The iSCSI software can be built into the iSCSI host adapter (more commonly known as a Host Bus Adapter (HBA). A typical HBA is packaged as a combination of a Gigabit Ethernet NIC and a SCSI bus adapter, which is what it appears as to the operating system. The HBA contains special firmware that contains the iSCSI initiator software. Because a hardware initiator processes iSCSI and TCP processing and the Ethernet interrupts, performance can be increased over iSCSI initiator software running on the server.

For iSCSI initiators to find a storage device to connect to, the iSCSI initiator uses Internet Storage Name Service (iSNS) protocol to provide both naming and resource discovery services for storage devices on the IP network. The iSCSI initiator then uses the following to connect to the SAN:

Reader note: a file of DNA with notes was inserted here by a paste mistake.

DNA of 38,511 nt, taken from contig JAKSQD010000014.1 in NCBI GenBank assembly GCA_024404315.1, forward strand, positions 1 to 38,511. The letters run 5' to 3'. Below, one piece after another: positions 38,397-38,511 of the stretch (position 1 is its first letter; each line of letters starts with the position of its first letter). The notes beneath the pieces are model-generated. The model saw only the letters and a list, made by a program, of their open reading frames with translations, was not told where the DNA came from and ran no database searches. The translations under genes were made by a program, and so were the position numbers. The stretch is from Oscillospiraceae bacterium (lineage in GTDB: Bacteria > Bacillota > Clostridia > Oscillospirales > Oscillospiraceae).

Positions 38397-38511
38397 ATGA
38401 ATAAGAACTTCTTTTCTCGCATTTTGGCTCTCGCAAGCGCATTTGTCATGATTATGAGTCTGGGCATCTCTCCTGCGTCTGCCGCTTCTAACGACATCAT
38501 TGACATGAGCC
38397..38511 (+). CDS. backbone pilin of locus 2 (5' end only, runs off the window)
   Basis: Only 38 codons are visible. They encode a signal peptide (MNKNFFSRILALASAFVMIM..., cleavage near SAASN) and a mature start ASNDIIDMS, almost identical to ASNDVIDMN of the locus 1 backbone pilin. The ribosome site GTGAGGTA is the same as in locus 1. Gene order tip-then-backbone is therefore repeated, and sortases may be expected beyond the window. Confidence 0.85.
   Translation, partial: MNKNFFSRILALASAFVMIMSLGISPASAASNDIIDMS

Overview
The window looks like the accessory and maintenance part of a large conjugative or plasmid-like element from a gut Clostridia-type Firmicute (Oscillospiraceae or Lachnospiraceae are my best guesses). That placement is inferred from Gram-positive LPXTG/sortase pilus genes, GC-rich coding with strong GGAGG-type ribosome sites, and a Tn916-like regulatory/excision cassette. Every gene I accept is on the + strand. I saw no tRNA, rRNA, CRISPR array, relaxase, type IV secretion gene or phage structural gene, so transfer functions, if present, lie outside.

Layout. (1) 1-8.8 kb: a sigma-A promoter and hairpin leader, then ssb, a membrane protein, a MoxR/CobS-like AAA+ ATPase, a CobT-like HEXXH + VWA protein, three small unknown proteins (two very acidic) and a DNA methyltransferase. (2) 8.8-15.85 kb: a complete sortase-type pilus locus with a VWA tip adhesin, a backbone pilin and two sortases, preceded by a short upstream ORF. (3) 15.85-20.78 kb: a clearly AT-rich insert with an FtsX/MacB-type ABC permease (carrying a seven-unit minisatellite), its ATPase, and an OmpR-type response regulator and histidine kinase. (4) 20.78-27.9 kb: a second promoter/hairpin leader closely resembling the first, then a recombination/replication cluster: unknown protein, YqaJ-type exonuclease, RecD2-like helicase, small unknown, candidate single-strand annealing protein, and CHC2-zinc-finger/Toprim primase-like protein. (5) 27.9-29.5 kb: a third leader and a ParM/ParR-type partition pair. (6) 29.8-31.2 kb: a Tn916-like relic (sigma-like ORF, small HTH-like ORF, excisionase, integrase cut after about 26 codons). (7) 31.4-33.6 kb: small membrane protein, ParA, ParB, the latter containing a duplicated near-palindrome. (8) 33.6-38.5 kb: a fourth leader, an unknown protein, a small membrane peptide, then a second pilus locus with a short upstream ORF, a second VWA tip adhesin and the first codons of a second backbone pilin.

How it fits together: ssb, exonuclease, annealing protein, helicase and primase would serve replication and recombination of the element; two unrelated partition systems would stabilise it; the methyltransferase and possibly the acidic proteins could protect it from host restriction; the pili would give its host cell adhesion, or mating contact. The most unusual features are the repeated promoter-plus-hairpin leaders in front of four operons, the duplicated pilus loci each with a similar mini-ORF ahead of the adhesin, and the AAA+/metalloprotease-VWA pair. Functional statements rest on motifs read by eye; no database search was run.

• Hostname or IP address (for example, “iscsi.example.com”)
  • Port number (for example, 3260)
  • iSCSI name (for example, the IQN “iqn.2003-01.com.ibm:00.fcd0ab21.shark128”)
  • An optional CHAP secret password

The iSCSI Name follows one of the following formats:

  • iSCSI Qualified Name (IQN): IQN follows the format

    iqn.yyyy-mm.{reversed domain name}

    For example:

    iqn.2001-04.com.acme:storage.tape.sys1.xyz

    IQN addresses are the most common format.

  • Extended Unique Identifier (EUI): EUI follows the format

    eui.{EUI-64 bit address}

    For example:

    eui.02004567A425678D

    EUI is provided by the IEEE Registration authority in accordance with EUI-64 standard.

  • T11 Network Address Authority (NAA): NAA follows the format

    naa.{NAA 64 or 128 bit identifier}

    For example:

    naa.52004567BA64678D

    NAA is part OUI, which is provided by the IEEE Registration Authority. NAA name formats were added to iSCSI in RFC 3980, to provide compatibility with naming conventions used in Fibre Channel and SAS storage technologies.

Configuring the iSCSI Initiators

Microsoft Windows Server 2008 includes two iSCSI Initiator software interfaces. They are